This year's announcement says nothing about a lottery, leaving open the possibility that USCIS might be planning to use a different selection system about which nothing has been announced whatsoever, and which, conceivably, could be used to "rig" the H-1B filing selection system for or against certain types of H-1B petitions, just as has been proposed in certain bills that are introduced in Congress with some regularity, but have never been passed.
Will the heavy hand of the Trump administration, which has not exactly shown a welcoming attitude either to the H-1B visa as a whole, or to the highly skilled South Asian professional workers who make up a large percentage of the beneficiaries of this visa, try to tilt the scales of the selection process in order to pick the immigration priorities which Trump and two of his top immigration advisers, Stephen Bannon and Jeff Sessions (not to mention other top advisers such as Kris Kobach and Stephen Miller) have previously made clear that they subscribe to?
This possibility cannot entirely be ruled out.
To be continued in a forthcoming comment.
Roger Algase is a New York immigration lawyer and a graduate of Harvard College and Harvard Law School. For more than 35 years, Roger has been helping skilled and professional immigrants from diverse parts of the world obtain work permits and green cards.
Roger's practice has been heavily concentrated in H-1B for most of the above period, and it is now. His email address is email@example.com
Updated 03-29-2017 at 11:03 AM by ImmigrationLawBlogs
© Montgomery County Police
On March 16, 2017, two young men from Central America allegedly pushed a 14-year-old girl into a boy’s bathroom at a high school in Montgomery County, Md., and then raped her in one of the stalls. Some claim that Maryland’s sanctuary policies led to this brutal crime.
Maryland’s policies towards illegal immigration have made the state a popular destination for undocumented immigrants. It has been estimatedthat 250,000 undocumented immigrants lived in Maryland in 2014. But Maryland is not a sanctuary state … yet.
When President Donald Trumpissued an Executive Order declaring that sanctuary jurisdictions will lose federal funds, the County Council for Montgomery County responded with a statement assuring county residents that “County police do not enforce federal immigration law.” The Council also noted that, “executive orders are subject to public scrutiny and legal challenges.”
And only four days after the young girl allegedly was raped by undocumented immigrants, the Maryland House of Delegates passed House Bill 1362 “to restore community trust in Maryland Law Enforcement by clarifying the parameters of local participation in federal immigration enforcement efforts.”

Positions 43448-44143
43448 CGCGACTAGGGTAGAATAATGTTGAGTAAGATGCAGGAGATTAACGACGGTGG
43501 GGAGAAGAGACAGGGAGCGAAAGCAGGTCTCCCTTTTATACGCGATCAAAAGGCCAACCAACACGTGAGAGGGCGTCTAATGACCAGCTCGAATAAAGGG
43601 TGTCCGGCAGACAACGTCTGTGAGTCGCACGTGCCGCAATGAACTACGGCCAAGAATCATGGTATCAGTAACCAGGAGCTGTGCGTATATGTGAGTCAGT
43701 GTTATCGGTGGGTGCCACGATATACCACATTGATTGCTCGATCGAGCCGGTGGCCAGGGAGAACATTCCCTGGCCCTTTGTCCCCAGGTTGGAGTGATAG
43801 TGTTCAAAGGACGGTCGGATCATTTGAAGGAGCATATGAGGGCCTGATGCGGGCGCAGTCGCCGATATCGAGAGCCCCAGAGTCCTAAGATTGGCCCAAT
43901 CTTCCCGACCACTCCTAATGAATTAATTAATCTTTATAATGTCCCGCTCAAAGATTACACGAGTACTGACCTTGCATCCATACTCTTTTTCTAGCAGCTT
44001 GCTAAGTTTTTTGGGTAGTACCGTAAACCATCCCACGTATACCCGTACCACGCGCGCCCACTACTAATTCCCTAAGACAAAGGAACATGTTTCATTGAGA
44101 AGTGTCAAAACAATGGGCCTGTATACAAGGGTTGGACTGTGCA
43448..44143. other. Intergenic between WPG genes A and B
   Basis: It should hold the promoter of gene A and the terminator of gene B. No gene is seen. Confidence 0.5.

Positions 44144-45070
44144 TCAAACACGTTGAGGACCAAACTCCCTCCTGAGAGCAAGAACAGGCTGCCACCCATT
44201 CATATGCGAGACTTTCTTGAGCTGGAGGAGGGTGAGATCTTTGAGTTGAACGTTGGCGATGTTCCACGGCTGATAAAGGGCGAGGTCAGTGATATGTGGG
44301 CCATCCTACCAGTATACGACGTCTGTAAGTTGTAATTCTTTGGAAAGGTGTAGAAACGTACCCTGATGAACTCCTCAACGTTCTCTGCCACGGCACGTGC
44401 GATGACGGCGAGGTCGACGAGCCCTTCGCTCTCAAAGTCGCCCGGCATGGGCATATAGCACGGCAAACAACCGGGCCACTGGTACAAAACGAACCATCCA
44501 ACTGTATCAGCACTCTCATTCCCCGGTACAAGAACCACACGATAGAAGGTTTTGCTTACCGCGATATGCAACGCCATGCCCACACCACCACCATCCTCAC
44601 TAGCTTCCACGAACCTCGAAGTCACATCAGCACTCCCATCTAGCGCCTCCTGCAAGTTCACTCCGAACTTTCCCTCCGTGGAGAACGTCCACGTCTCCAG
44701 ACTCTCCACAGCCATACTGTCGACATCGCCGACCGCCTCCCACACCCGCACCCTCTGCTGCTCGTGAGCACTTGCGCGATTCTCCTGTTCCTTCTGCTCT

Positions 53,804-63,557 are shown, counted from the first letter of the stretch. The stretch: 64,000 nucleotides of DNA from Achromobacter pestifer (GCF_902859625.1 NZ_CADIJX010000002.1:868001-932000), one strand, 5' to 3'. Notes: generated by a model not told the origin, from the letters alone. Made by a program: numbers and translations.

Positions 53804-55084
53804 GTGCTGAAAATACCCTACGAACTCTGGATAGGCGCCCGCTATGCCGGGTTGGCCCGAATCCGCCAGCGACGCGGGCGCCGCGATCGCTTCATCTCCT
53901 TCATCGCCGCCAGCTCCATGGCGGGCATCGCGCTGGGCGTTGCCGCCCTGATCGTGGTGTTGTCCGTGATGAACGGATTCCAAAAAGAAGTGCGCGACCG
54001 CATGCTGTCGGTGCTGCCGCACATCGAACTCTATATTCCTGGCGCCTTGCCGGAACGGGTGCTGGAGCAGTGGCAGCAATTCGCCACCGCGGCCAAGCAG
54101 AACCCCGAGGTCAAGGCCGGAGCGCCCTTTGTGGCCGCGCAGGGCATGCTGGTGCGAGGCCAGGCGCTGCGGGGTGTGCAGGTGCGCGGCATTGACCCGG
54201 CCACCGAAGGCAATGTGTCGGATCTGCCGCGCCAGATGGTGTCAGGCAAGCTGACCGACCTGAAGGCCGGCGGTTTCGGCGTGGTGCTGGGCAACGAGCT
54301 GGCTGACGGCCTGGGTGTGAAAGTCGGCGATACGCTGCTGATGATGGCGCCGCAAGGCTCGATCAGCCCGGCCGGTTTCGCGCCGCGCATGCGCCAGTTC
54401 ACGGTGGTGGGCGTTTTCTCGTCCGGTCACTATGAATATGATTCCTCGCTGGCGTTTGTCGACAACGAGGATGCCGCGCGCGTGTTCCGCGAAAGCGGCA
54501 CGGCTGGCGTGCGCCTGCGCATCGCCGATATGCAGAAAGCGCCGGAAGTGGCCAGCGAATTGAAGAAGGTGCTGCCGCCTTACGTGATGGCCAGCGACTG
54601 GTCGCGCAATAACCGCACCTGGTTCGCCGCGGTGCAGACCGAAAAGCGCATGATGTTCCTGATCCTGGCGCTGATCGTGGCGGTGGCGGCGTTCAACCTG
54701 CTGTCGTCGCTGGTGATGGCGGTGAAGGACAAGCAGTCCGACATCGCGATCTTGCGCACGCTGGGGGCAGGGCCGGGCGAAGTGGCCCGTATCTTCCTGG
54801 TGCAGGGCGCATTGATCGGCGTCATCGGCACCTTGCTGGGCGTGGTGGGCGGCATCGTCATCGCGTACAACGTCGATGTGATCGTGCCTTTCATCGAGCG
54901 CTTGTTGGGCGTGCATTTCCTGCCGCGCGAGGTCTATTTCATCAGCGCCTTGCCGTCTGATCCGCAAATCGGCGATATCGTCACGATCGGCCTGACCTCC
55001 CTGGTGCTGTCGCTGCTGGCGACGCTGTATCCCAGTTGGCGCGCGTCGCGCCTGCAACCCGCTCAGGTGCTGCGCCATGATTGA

Read more at
Published originally on the Hill.
About the author.
Nolan Rappaport was detailed to the House Judiciary Committee as an Executive Branch Immigration Law Expert for three years; he subsequently served as an immigration counsel for the Subcommittee on Immigration, Border Security, and Claims for four years. Prior to working on the Judiciary Committee, he wrote decisions for the Board of Immigration Appeals for 20 years. He also has been a policy advisor for the DHS Office of Information Sharing and Collaboration under a contract with TKC Communications, and he has been in private practice as an immigration lawyer at Steptoe & Johnson.
Updated 03-28-2017 at 11:57 PM by ImmigrationLawBlogs
By Bruce Buchanan, Sebelist Buchanan Law
The Immigrant and Employee Rights Section (IER) of the Justice Department’s Civil Rights Division has reached a settlement agreement with Pizzerias, LLC, a pizza restaurant franchisee with 31 locations in Miami, Florida, where Pizzerias will pay a $140,000 civil penalty. The agreement resolves the IER’s investigation into whether Pizzerias violated the Immigration and Nationality Act (INA) by discriminating against work-authorized immigrants when checking their work authorization documents.
The investigation concluded Pizzerias routinely requested that lawful permanent residents produce a specific document – a Permanent Resident Card (green card) – to prove their work authorization, while not requesting a specific document from U.S. citizens. This is referred to as document abuse. Lawful permanent residents may choose acceptable documents other than a Permanent Resident Card to prove they are authorized to work. The antidiscrimination provision of the INA prohibits employers from subjecting employees to unnecessary documentary demands based on citizenship or national origin.
Under the settlement, Pizzerias must pay a civil penalty of $140,000 to the United States, post notices informing workers about their rights under the INA’s antidiscrimination provision, train their human resources personnel, and be subject to departmental monitoring and reporting requirements for two years.
The first two settlements by IER in Trump administration seem to reflect that the IER will continue to aggressively pursue employers that violated the INA.
by Chris Musillo
In 2009, a mere 9,000 H-1Bs were received in the first month of H-1B processing. It would be 264 days before the H-1B cap was reached. In 2010, it took 300 days until the H-1B cap was reached. In 2011, there were 236 days between the April 1, 2011 cap opening and the November 23, 2011 cap being reached. Not coincidentally, the US employment rate from 2009-2011 ranged between eight and ten percent.
On the other hand, the H-1B cap was reached on the very first day in 2007, 2008, each year since 2013, mirroring the low unemployment rate.
The lack of H-1B petition filings in years when the unemployment rate is high is compelling evidence against the argument that internationally-trained workers are being used to displace American workers and lower US workers' salaries.
Why? Because if H-1B visa labor was being used primarily to lower US workers’ salaries, then H-1B filing numbers would not correlate with US unemployment rates. If anything, the reverse would happen because the incentive to reduce workers’ salaries is likely greater in a recessed economy, not less.
Please read the Musillo Unkenholt Healthcare and Immigration Law Blog at www.musillo.com and www.ilw.com. You can also visit us on Facebook and follow us on Twitter.
Updated 03-27-2017 at 09:35 AM by CMusillo